Sausage Gravy Recipe

Gravy for your biscuits? All you need is sausage, flour, milk, and a watchful eye.

A plate of biscuits smothered with sausage gravy.

Serious Eats / Joshua Bousel

Why This Recipe Works

  • Browning the sausage renders flavorful drippings, which are then used to whip up a béchamel.
  • Removing the sausage before starting on the gravy makes whisking the roux together much easier and ensures the sausage does not get overcooked.
  • Optional fresh sage and crushed red pepper can compensate for under-seasoned breakfast sausage.

While debate rages in my family on Thanksgiving biscuits—my Dad and stepmother fiercely defend my garlic and cheddar drop biscuits, while my Mom sides with the buttermilk biscuits—there's no doubt these buttery towers of awesomeness will be on our holiday dinner table. There's also little doubt I'll make twice as many as needed, so I can stuff my face the following mornings (days, and nights) with even more biscuits. Usually these are just popped in the toaster and then spread with honey butter, but I was thinking that while I'm displaying a total disregard for health and weight, why not go the extra mile and pile on sausage gravy?

Sausage gravy is so easy that it's hard to fathom how many bad ones I've had to endure over the years. If you have breakfast sausage, flour, milk, and a watchful eye, this gravy should be successful every time.

It's a standard béchamel—milk thickened with roux—but with butter subbed out by the drippings left from cooked breakfast sausage that's added back into the gravy at the end. If I'm not using my homemade spicy herbed breakfast sausage, I like to add a little extra sage and crushed red pepper into the gravy to enhance the flavor.

This thick, hearty, and meaty gravy is perfectly fit to satisfy a stomach enlarged by a Thanksgiving feast, and provides the next step in the expedited changeover to a holiday-season diet whose sole purpose seems to be the quick addition of natural "insulation" to protect against the impending cold (or at least that's how I like to justify my expanding waistline).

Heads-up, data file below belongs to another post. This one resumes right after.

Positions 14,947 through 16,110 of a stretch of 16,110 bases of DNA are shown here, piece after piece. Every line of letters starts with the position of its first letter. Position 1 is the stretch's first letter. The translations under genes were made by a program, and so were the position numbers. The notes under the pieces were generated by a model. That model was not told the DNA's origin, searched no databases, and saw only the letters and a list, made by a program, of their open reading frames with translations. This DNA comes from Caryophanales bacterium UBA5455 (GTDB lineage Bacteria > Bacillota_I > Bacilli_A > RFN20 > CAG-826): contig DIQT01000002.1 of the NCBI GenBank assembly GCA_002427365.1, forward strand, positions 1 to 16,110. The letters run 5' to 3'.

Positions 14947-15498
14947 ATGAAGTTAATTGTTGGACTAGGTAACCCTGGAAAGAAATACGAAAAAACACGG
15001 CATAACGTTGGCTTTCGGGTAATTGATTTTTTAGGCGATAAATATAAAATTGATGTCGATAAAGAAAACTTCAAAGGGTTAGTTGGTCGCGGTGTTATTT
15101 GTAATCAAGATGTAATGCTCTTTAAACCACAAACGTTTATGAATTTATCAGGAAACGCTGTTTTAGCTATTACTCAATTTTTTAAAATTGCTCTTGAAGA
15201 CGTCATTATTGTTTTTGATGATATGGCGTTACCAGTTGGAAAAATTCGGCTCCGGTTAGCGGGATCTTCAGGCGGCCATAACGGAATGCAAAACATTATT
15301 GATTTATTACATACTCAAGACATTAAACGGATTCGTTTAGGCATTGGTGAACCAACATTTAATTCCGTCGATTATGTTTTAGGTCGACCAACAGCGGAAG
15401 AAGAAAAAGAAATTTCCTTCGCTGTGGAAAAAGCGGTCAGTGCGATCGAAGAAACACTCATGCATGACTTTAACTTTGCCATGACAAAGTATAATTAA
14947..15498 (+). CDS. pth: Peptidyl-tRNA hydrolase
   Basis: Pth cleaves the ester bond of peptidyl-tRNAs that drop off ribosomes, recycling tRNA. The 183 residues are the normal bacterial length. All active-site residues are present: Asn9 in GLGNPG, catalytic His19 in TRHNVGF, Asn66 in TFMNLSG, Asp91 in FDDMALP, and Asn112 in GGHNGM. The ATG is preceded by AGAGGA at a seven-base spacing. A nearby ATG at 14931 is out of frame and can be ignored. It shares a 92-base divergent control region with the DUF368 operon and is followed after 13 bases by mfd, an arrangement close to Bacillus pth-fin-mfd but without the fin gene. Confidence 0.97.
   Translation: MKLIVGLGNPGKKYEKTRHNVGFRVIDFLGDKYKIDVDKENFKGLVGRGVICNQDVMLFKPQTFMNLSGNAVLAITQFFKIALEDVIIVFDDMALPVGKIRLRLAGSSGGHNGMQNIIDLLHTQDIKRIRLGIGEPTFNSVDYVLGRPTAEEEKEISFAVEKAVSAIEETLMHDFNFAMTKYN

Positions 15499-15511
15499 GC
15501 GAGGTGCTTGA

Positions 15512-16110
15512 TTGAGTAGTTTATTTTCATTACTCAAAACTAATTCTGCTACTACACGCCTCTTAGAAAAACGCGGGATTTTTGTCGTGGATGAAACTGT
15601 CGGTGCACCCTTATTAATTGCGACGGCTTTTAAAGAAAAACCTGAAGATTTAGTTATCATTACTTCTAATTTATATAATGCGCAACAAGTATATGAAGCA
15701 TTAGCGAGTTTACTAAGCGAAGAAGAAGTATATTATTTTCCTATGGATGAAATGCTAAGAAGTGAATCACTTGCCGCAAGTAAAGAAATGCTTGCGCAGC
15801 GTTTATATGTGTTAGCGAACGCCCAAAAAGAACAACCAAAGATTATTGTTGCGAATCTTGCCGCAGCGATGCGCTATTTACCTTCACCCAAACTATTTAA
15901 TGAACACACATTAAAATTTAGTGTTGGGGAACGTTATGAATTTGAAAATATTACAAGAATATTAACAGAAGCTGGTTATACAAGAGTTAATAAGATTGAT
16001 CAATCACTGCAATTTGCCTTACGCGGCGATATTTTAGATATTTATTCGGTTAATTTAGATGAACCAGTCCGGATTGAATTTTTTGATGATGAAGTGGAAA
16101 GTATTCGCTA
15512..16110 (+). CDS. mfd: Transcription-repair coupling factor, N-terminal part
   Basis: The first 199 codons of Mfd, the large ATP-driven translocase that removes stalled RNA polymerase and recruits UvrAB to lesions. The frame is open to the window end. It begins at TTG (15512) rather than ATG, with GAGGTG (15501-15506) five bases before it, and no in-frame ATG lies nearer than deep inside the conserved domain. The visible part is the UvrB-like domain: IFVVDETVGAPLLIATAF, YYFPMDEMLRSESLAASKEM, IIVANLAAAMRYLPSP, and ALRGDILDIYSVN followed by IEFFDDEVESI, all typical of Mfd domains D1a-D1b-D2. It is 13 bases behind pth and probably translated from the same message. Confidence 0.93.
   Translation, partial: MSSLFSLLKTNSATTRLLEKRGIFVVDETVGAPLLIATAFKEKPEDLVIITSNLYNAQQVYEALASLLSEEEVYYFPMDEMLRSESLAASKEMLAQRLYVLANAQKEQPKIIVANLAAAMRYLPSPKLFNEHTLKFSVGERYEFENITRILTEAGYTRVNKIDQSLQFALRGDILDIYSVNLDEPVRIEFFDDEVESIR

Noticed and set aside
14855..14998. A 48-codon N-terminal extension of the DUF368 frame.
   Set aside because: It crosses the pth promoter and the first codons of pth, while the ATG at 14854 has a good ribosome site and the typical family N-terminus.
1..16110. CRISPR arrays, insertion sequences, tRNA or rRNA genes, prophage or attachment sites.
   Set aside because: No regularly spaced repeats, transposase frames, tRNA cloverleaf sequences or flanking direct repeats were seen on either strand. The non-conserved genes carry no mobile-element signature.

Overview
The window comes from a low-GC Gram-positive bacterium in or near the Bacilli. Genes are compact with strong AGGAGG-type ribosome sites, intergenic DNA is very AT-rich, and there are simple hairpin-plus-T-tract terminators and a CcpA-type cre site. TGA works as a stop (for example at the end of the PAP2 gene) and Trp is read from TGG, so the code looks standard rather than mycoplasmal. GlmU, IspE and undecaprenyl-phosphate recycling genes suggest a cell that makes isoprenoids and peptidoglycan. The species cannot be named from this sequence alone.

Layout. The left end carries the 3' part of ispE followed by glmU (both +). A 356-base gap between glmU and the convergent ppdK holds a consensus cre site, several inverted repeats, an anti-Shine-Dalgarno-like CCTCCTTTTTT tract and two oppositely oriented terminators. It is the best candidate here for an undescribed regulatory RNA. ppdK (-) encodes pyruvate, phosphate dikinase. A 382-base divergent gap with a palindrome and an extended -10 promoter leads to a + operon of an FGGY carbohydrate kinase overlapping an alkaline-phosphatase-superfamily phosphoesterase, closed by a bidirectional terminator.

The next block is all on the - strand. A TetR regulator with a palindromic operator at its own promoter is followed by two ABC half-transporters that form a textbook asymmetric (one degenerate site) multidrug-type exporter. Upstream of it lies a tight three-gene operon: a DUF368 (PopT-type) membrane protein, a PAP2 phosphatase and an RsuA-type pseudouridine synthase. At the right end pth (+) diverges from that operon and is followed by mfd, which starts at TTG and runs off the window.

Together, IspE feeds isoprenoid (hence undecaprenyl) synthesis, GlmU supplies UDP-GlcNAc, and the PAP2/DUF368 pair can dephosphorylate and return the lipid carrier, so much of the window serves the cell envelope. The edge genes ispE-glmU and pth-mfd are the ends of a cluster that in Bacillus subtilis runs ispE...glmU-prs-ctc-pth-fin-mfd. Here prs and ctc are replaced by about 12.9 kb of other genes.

November 2012

Recipe Details

Sausage Gravy Recipe

Active 15 mins
Total 15 mins
Serves 12 servings
Makes 3 cups

Gravy for your biscuits? All you need is sausage, flour, milk, and a watchful eye.


  • 3/4 pound bulk pork breakfast sausage

  • 1 to 2 tablespoons butter, as needed

  • 1/4 cup all-purpose flour

  • 2 cups whole milk

  • 1 teaspoon finely chopped fresh sage (optional)

  • 1/4 teaspoon crushed red pepper (optional)

  • Kosher salt, to taste

  • Freshly ground black pepper


  1. Place sausage in a medium saucepan over medium-high heat. Cook sausage, breaking apart with a wooden spoon, until browned and cooked through. Using a slotted spoon, transfer sausage to a plate, leaving drippings in pan. If less than 3 tablespoons of drippings remain, melt enough butter in pan to equal about 3 tablespoons.

    Breakfast sausage is broken up and browned in a saucepan.

    Serious Eats / Joshua Bousel

  2. Whisk flour into sausage drippings and cook, stirring constantly, until mixture turns light brown, about 1 minute. Slowly whisk in milk and bring to a boil. Reduce to a simmer and cook until slightly thickened, about 4 minutes, stirring occasionally.

    The milk is whisked into the roux.

    Serious Eats / Joshua Bousel

  3. Stir in sausage, sage (if using), and crushed red pepper (if using). Remove from heat and season with salt and pepper to taste. Use immediately.

    The browned sausage is stirred back into the thickened gravy.

    Serious Eats / Joshua Bousel

Read More

Nutrition Facts (per serving)
152 Calories
11g Fat
4g Carbs
9g Protein
Show Full Nutrition Label Hide Full Nutrition Label
Nutrition Facts
Servings: 12
Amount per serving
Calories 152
% Daily Value*
Total Fat 11g 14%
Saturated Fat 4g 21%
Cholesterol 37mg 12%
Sodium 330mg 14%
Total Carbohydrate 4g 2%
Dietary Fiber 0g 0%
Total Sugars 2g
Protein 9g
Vitamin C 0mg 0%
Calcium 51mg 4%
Iron 1mg 3%
Potassium 179mg 4%
*The % Daily Value (DV) tells you how much a nutrient in a food serving contributes to a daily diet. 2,000 calories a day is used for general nutrition advice.
(Nutrition information is calculated using an ingredient database and should be considered an estimate.)